racism

WLRN

Author Ta Nehisi Coates didn't hold back on his stinging criticisms of President Donald Trump during a recent visit to Miami. Coates, a writer for the Atlantic, has written extensively on race in America. The event was put on by Miami's Book Fair and Books & Books. It was held at the Miami Dade College Wolfson Campus on Thursday, Jan. 11. 

We'll go back to that event and listen to a large portion of the conversation between Coates and WLRN's Nadege Green, who was the moderator of the event.

Odalis Garcia / WLRN

This is not the first time that sculptor and University of Miami Associate Professor Billie Grace Lynn exhibits her piece "American Mask," but that certainly didn't prevent it from creating a backlash in social media. 

“I actually made the piece several years ago and showed it a long time ago and no one really said anything about it,” said Lynn.

Most people can acknowledge that discrimination has an insidious effect on the lives of minorities, even when it's unintentional. Those effects can include being passed over for jobs for which they are qualified or shut out of housing they can afford. And most people are painfully aware of the tensions between African-Americans and police.

Updated at 11:55 p.m. ET

President Trump launched into a lengthy defense of his comments on the violence in Charlottesville, Va., and again derided the news media at an impassioned campaign rally in Phoenix.

Updated at 4:53 p.m. ET

A small number of right-wing "Free Speech Rally" demonstrators disbanded early from Boston Common after they were confronted by thousands of counterprotesters shouting anti-Nazi and anti-KKK slogans.

Deborah Becker, a reporter with member station WBUR in Boston, said that "a few dozen" rally attendees were escorted from Parkman Bandstand by police and placed into police vehicles "for their own safety."

The University of Florida is cancelling a rally scheduled for September led by white nationalist Richard Spencer. But one of Spencer's supporters may be willing to take that up in court.

UF President Kent Fuchs released a statement Wednesday calling Spencer's rhetoric racist and repugnant. In that statement, Fuchs says the university decided to cancel the event due to safety concerns for the students on campus.

But Cameron Padgett, who helped organize the event, is threatening the university with a lawsuit to allow Spencer to speak.

Miami Herald

Florida ranks No. 2  in the list of U.S. states with the most active hate groups. The most recent Hate Map, put out regularly by the Southern Poverty Law Center, shows 63 hate groups operating from Pensacola to Miami. 

Updated at 4:59 p.m. ET

President Trump stood by his heavily criticized defense of monuments commemorating the Confederacy in a series of tweets Thursday morning. Trump said removing the statues of Confederate generals meant removing "beauty" — that would "never able to be comparably replaced" — from American cities. As he did in a Tuesday press conference, he also attempted to equate some Confederate generals with some of the Founding Fathers.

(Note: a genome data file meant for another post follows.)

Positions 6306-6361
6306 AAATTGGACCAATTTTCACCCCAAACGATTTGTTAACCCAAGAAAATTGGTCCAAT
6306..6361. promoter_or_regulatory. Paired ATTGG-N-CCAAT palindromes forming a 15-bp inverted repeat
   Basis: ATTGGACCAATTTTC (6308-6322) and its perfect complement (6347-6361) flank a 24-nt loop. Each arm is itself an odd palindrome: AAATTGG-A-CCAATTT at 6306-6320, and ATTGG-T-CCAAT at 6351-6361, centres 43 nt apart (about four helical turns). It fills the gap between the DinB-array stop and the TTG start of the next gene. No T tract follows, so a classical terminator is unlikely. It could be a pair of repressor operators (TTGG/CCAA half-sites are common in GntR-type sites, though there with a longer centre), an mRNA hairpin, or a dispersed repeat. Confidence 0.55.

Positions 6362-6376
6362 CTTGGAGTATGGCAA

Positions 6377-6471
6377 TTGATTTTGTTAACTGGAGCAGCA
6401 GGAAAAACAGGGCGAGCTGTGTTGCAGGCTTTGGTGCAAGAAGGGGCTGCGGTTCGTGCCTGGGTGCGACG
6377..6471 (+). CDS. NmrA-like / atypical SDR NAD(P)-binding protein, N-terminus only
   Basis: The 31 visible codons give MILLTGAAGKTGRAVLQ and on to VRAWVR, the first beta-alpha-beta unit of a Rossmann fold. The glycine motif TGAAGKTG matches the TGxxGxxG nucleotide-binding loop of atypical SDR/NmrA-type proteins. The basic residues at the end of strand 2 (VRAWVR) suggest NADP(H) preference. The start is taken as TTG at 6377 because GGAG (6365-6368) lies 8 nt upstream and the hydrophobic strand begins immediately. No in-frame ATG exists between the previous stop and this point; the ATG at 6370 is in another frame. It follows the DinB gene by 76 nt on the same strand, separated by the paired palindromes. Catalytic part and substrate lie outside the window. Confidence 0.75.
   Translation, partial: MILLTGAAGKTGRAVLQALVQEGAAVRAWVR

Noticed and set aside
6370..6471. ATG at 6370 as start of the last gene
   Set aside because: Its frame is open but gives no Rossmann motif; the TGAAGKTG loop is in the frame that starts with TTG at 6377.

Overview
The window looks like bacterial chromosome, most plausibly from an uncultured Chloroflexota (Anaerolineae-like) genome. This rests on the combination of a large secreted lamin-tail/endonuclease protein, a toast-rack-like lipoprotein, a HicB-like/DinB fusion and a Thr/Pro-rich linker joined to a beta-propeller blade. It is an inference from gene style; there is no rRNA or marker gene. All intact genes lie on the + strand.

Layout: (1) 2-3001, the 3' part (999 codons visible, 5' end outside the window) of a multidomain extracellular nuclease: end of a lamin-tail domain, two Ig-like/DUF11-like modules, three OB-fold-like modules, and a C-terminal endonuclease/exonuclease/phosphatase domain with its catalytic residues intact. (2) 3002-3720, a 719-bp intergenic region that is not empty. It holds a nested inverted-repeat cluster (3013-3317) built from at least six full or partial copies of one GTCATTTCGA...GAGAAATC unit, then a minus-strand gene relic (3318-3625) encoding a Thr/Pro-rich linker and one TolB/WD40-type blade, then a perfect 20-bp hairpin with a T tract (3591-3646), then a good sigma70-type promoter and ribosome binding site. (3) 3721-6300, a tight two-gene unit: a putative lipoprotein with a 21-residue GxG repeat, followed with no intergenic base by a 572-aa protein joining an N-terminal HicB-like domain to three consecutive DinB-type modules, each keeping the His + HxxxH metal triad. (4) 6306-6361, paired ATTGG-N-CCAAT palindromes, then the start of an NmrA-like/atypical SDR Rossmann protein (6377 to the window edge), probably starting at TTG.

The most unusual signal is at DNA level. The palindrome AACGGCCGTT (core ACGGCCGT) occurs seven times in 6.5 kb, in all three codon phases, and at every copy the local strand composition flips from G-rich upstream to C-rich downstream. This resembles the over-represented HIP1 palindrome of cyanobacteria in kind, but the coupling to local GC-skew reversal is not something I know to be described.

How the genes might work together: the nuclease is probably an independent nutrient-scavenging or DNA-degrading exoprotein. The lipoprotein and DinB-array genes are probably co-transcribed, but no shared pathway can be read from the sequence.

Strung together, the tweets read:

Florida Governor Rick Scott is repudiating President Donald Trump’s comments but not the president himself.  Trump in recent days has equated the actions of white nationalists with those of the men and women who marched in opposition.

Three former Florida correctional officers linked to the Ku Klux Klan have been convicted of first degree murder for planning to murder a black inmate in North Central Florida.

Members of the Joint Chiefs of Staff — high-ranking military officials who advise the president — appeared to distance themselves from President Trump by publicly condemning racism in the aftermath of Trump's comments about the attack in Charlottesville.

Trump has blamed "both sides" for the violence.

A majority of Americans think President Trump's response to the violence in Charlottesville, Va., was "not strong enough," according to an NPR/PBS NewsHour/Marist poll.

Fifty-two percent of respondents said so, as compared with just over a quarter (27 percent) who thought it was strong enough.

At a theater in Charlottesville, Va., the mother of Heather Heyer issued a rallying cry.

"They tried to kill my child to shut her up," Susan Bro said. "Well, guess what. You just magnified her."

She invoked her daughter's famous Facebook post — "If you're not outraged, you're not paying attention."

The former president's message after the violence in Charlottesville, Va., was brief, but it hit the right note for many.

"No one is born hating another person because of the color of his skin or his background or his religion ... ," Barack Obama tweeted, accompanied by a photo of himself, jacket slung over his shoulder, smiling at four young children gathered at a windowsill.

Associated Press

The University of Florida is refusing to allow white nationalist leader Richard Spencer to speak on campus next month, citing “serious concerns” about safety in the aftermath of a deadly weekend clash in Charlottesville, Va.

In a message to staff Wednesday morning, university President Kent Fuchs said the decision to deny the National Policy Institute's request to rent space on campus came “after assessing potential risks” with campus, state, local and federal law enforcement officials.

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